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Carmen Pereira (1936-2016) Africa’s first female President dies

Carmen Pereira (1936-2016)Phenomenal Liberation War Heroine, Politician, and First Female Head of State in Africa. The Legend Shall Never Die. R.I.P.


Guinea-Bissau is an amazing country of striking contrasts, of natural beauty amidst the ugliness of chaos and decay, of incredible hospitality and insufferable pomposity, of spectacular feats of bravery in the face of evil, of inspirational visionary leadership and exasperating mediocrity obsessed withacademic and professional titles. A land of powerful women who have struggled side-by-side with men against colonial domination and, after political independence, by themselves against arrogant masculinity and poverty. In both struggles, Carmen Pereira became a legend, engaged as mother, soldier, leader, only female member of the Comité Executivo da Lute (Executive Committee of the Struggle) during the prolonged war of independence, speaker (president) of the People’s National Assembly (ANP), and brief head of state (May 1984) – the first female president in Africa!


20160605041834I had the enormous honor and great privilege to interview ‘Mana’ Carmen (she insisted that I addressedher simply as ‘Mana,’ or ‘Sister’) early this year, on 21 January 2016, at her home in Bissau, for my research project. It was the first time I ever met her and it was a very humbling experience. What an incredible lady! A phenomenal woman!


Born in Bissau in 1936, the year when Portugal’s ‘pacification’ campaigns finally ended the centuries-long resistance of the people of the Bijagós archipelago and established Portuguese ‘effective occupation’ of the colony of Guiné Portuguesa (colonial Guinea-Bissau),Carmen Pereira came from arelatively privileged family, with a father who was one of the very few African lawyers in Portugal’s colonial empire in Africa. She joined the Partido Africano da Independência de Guiné e Cabo Verde (PAIGC) in 1962 and, together with her husband, became underground nationalist activist. In 1964, to avoid arrest, and with her husband having already escaped detention by the notorious Polícia Internacional e de Defesa do Estado (PIDE), she left Bissau with her children to engage full-time in the armed liberation struggle being waged by the PAIGC from neighboring Guinea-Conakry,underthe visionary leadership of the legendary Amilcar Cabral. As one of the few women liberation fighters with a high school education, she was sent by the PAIGC to the Soviet Union for political education training.


In 1965, Carmen Pereira returned to the USSR as head of a group of young women that included Francisca Pereira (no relation) and Ernestina ‘Titina’ Sila to be trained as nurses. Back in Conakry a year later, she was sent to the Southern Front to be in charge of health matters. For 18 months she was the Comissária Política (Political Commissar) of the entire Southern Front, which meant working closely with the famous Comandante Militar (military commander) of that battlefront, João Bernardo ‘Nino’ Vieira.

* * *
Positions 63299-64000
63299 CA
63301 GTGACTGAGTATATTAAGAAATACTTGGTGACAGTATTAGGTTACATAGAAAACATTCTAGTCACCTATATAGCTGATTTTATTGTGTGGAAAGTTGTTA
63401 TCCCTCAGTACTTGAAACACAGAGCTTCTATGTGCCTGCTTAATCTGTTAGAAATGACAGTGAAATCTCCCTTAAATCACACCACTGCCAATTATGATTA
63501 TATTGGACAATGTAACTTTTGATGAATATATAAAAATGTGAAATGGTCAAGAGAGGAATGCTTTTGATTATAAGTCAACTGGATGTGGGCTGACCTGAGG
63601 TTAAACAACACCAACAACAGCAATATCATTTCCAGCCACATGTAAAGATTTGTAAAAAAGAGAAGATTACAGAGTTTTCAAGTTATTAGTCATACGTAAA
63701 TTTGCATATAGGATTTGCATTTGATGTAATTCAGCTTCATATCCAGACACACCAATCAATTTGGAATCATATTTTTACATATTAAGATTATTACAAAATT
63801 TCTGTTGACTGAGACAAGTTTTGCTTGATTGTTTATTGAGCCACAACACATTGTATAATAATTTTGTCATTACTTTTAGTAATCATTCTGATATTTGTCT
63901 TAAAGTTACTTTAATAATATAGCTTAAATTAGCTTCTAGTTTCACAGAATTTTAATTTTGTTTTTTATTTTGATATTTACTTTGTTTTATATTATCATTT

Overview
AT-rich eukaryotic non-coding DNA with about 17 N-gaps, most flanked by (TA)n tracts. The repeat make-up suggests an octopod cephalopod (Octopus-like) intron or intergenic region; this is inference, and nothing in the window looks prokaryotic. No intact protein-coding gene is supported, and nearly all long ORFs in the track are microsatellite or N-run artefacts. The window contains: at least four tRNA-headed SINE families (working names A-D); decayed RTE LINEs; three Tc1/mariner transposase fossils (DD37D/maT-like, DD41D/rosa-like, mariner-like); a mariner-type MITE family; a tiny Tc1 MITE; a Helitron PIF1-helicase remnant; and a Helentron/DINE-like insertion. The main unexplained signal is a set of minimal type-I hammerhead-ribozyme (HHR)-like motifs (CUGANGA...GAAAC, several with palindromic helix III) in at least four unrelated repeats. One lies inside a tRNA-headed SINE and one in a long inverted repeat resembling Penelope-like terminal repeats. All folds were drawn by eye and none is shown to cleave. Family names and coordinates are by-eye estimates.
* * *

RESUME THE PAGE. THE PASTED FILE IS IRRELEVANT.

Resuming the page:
Carmen Pereira became the only woman in the 24-member Comité Executivo da Luta (High Committee of the Struggle) during the war of independence, and was responsible for reconstructionefforts in one of the liberated areas in 1971. She was the deputy speaker (vice president) of the first ANP that convened on 24 September 1973 to unilaterally declare the independence of the Republic of Guinea-Bissau.


During the post-independence period, Carmen Pereira played important roles in the ruling PAIGC party and government, including Deputy Speaker (1973-84) and Speaker (1984-89) of the ANP, President of the Comissão Ferminina (Women’s Commission) for both Guinea-Bissau and Cape Verde (1975-81), Minister of Health and Social Affairs (1981-83), Acting President of the Republic of Guinea-Bissau, member of the Conselho de Estado (Council of State) from 1989 to 1994, and Minister of State for Social Affairs (1990-92).


Carmen Pereira remained an active elder member of both the Comité Central (Central Committee) and Bureau Político (Political Bureau) of the PAIGC until her final physical demise on Saturday, 4 June 2016, at a time when the country she risked her life to liberate is undergoing yet another profound crisis with potentially violent ramifications.


Mana Carmen joins the legion of legendary Bissau-Guinean women including heroines like Okinka Pampa, the Bijagos queen who stubbornly resisted Portugal’s wars of conquest, and Ernestina ‘Titina’ Sila,the frontline soldier of the armed liberation struggle killed by the Portuguese on her way to attend the funeral of the assassinated Amilcar Cabral, who was cowardly murdered by dissident ‘camaradas’ in the service of the fascist Estado Novo regime in Portugal.


Like all the other selfless heroines and heroes of Guinea-Bissau, the legend of Carmen Pereira shall never die. And the spirit of Carmen, the spirit of relentless struggle against injustice, should live forever.


My deepest condolences and sincerest sympathies to Mana Carmen’s immediate and extended family. May her soul rest in eternal peace.


By Peter Mendy /fb

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